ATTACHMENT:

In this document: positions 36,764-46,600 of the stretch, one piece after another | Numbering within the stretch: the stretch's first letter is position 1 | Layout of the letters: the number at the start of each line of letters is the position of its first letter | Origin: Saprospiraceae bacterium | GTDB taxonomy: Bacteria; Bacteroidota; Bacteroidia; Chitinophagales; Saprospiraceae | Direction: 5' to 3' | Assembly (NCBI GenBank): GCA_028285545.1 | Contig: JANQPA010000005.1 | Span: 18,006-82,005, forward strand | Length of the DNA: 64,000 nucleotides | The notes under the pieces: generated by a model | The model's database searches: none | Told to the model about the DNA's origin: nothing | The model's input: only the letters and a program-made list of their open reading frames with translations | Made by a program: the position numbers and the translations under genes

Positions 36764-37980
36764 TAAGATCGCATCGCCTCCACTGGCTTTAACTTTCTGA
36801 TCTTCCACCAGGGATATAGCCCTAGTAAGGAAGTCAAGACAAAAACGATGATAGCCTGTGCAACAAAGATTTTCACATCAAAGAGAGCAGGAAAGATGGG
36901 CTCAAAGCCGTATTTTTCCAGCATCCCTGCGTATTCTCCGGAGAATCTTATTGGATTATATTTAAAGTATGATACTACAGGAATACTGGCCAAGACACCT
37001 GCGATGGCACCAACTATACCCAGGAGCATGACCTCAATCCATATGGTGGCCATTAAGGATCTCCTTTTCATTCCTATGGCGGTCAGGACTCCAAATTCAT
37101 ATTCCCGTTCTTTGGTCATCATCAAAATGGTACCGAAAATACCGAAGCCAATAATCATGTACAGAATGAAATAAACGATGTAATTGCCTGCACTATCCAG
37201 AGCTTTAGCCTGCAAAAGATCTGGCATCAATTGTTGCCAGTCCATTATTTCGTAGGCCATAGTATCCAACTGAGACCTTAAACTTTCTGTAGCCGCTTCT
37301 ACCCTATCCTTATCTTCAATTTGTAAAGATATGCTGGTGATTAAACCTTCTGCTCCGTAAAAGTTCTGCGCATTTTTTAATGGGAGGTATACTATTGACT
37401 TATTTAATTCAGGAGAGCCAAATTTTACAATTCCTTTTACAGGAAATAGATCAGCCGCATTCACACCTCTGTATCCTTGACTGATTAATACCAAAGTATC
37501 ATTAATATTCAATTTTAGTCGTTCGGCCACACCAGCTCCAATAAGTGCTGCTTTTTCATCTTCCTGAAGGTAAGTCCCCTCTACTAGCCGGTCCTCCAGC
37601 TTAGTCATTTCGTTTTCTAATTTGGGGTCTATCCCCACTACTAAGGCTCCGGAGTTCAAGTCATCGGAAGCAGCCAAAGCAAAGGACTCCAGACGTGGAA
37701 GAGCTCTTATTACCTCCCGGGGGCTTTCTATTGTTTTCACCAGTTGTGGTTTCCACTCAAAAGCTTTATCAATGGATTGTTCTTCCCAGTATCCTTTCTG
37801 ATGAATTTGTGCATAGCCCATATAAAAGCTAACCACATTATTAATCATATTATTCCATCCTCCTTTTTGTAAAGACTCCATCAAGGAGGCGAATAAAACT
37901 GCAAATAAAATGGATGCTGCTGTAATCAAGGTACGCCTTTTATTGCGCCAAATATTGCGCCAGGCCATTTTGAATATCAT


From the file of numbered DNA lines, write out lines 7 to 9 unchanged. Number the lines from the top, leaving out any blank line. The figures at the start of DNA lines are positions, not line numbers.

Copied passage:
37101 ATTCCCGTTCTTTGGTCATCATCAAAATGGTACCGAAAATACCGAAGCCAATAATCATGTACAGAATGAAATAAACGATGTAATTGCCTGCACTATCCAG
37201 AGCTTTAGCCTGCAAAAGATCTGGCATCAATTGTTGCCAGTCCATTATTTCGTAGGCCATAGTATCCAACTGAGACCTTAAACTTTCTGTAGCCGCTTCT
37301 ACCCTATCCTTATCTTCAATTTGTAAAGATATGCTGGTGATTAAACCTTCTGCTCCGTAAAAGTTCTGCGCATTTTTTAATGGGAGGTATACTATTGACT